Travel Tales of Argentina

Posted on 12/26/2015 Tips & Recommendations

Torres del Paine W Circuit: What to Pack

The Torres del Paine W Circuit is an excellent 4-5 day hiking opportunity to adventure through the park’s many highlights. On this hike, you will be able to see some of the most jaw-dropping Patagonian scenery while feeling apart of your surroundings. Kiss Instagram goodbye for a couple days and blaze that trail.

Before blazing that trail, however, some preparation is needed for the Torres del Paine W Circuit. Packing is often a dilemma for travelers, especially when planning outdoor activities and camping while still wanting to keep your load light.

To pack properly for any trip, you must first know what the weather and terrain is like. This part of the world is as beautiful as it is unpredictable. The Torres del Paine National Park opens up for trekking in late spring, summer and early fall.

During these seasons, be prepared for dramatic climate changes; in one day you might experience warm and beautiful sunshine, significant temperature drops, extremely strong winds, heavy rain, storms, snow, you name it. Although it is unlikely that the temps will drop below freezing, it’s very important to have clothes suitable for all seasons. So basically, layer your tush off.

Of course you’ll need comfortable, waterproof, good-quality trekking shoes/boots with rough soles. Make sure your boots are not brand new and if they are, break them in before the trek as much as you can, remembering that for some days, your feet will be your only transportation. If your feet feel happy and comfortable, they will take you long ways.

Here we have a list to help you pack, so you can have an idea of the basic gear needed. My recommendation is to get  good equipment as it can make the biggest difference in the world, and also acts as an investment. With good care, your gear can last for years and even decades–I’ve had my Gorethex jacket for 20 years! Try and pack light, and within your backpack, organize your clothes and gear with plastic/waterproof bags.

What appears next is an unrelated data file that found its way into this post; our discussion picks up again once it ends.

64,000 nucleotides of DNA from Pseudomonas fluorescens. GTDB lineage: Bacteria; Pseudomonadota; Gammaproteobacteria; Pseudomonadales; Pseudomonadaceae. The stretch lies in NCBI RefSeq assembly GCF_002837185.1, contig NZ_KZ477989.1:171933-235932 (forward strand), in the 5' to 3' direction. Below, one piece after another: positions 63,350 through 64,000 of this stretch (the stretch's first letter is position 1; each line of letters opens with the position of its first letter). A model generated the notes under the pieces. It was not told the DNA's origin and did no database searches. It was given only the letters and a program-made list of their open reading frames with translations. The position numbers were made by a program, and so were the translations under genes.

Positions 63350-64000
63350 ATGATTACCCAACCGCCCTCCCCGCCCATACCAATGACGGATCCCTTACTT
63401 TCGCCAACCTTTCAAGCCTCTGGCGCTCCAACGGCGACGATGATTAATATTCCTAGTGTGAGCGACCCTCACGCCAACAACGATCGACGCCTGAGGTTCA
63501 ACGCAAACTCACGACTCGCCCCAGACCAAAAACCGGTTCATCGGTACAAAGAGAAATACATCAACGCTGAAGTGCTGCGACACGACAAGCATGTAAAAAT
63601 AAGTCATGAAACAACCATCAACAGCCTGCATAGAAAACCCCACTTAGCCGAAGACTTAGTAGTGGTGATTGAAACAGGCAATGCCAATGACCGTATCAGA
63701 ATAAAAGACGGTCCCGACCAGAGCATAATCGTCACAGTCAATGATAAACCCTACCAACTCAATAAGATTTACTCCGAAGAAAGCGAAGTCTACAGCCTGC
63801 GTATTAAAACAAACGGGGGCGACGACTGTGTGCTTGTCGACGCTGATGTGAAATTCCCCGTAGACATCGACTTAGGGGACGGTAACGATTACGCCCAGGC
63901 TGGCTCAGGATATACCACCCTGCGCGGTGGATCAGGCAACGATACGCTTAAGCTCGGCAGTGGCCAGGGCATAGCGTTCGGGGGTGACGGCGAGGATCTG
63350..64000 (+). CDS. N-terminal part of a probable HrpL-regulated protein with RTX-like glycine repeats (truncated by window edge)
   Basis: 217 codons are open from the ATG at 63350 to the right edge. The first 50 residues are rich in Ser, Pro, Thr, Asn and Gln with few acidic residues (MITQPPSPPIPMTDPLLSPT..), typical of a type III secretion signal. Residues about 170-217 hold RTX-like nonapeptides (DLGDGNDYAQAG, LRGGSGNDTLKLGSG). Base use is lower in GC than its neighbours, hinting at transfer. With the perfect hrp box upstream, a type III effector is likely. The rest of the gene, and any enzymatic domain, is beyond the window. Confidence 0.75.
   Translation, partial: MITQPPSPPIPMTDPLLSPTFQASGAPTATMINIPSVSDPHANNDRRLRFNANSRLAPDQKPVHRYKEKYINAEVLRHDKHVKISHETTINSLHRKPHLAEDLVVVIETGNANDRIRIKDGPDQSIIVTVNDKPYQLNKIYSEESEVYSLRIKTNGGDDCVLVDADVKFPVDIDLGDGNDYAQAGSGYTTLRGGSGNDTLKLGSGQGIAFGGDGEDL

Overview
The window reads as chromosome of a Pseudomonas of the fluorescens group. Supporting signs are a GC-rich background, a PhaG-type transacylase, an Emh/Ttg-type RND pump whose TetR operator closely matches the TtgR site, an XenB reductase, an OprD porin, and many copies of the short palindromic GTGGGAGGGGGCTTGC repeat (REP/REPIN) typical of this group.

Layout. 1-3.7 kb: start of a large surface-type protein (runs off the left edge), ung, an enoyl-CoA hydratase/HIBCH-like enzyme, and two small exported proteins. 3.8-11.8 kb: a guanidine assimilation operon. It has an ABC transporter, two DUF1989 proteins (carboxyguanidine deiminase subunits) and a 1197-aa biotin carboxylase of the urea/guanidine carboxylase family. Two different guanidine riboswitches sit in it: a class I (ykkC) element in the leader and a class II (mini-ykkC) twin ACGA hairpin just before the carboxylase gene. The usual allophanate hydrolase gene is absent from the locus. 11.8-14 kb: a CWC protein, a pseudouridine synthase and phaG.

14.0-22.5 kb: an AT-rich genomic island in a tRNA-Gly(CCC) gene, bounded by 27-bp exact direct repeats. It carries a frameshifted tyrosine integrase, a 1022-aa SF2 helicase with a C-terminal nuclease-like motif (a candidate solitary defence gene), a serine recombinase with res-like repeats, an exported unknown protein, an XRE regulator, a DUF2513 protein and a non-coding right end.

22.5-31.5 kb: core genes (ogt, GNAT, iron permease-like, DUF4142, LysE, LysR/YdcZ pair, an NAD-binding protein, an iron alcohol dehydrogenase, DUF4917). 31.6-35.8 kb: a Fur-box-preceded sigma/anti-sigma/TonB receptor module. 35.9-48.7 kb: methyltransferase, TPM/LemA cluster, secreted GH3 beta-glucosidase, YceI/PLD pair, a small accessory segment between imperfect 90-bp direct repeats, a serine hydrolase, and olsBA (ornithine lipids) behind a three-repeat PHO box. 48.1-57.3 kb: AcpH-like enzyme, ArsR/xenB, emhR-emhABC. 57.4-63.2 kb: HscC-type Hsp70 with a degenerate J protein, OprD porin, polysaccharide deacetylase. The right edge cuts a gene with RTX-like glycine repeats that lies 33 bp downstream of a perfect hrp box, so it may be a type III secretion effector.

The Essentials:

Trekking Backpack (big enough to fit everything)

Hiking pants: roll up / zip-up

Running shorts

Yoga pants or athletic thermal tights

Lightweight hoodie

Thermal top (long sleeve)

Quick-dry button-up shirt

Lightweight tank tops

T-shirts (preferably one that is a quick-dry, athletic material)

Thermal underwear

Quick-dry socks suitable for hiking.


Hats (a cold-weather beanie and a sun/rain hat)

Wind-resistant gloves

Quick-dry travel towel.

Wind-resistant fleece jacket

Rain jacket/outer shell

Hiking boots/sneakers (waterproof recommended)

Sunglasses with UV Filter

Water bottle

Sun block with + 30 UV Filter

Wallet/traveling purse.

Garbage bags

Power snacks

First Aid Kit

Camera (Be prepared for some of the best shots of your life!)

CAMPING: (you can always rent camping gear)

Good tent (winds can be very strong)

Winter sleeping bag

Thermal insulated mat for the floor.

LED Flashlight / Headlamp + Batteries.

Personal toiletries (pack up in small bottles just for the days your trekking, Refugio Grey and Refugio Cuernos have shower facilitites)

Extra memory cards and bateries, and charger because there is possibilty of recharging devices in the Refugios.

If you want to cook: stove, gas, food, plates, cups, spoons. It is very likely that campsites have a food shelf, and there are also shops at Refugio Grey, Refugio Paine Grande, although the rest of Refugios have a more limited stock. Plan ahead.



Trekking poles (not necessary unless you are used to walking with them, rentable)

Flip flops/trekking sandals/crocs for hanging out in the campsite or for simply resting feet after long day hikes .


Phone (if you need one at all)

If you’re still hesitating on whether or not to book a trip to Patagonia, maybe this or this will convince you. Get a free quote for your trip through us at Say Hueque!

What are you waiting for? Break in those hiking boots and be prepared for the most amazing possibilities that the Torres del Paine W Circuit, and nature, has to offer.

Written by Patricia M. Wissar

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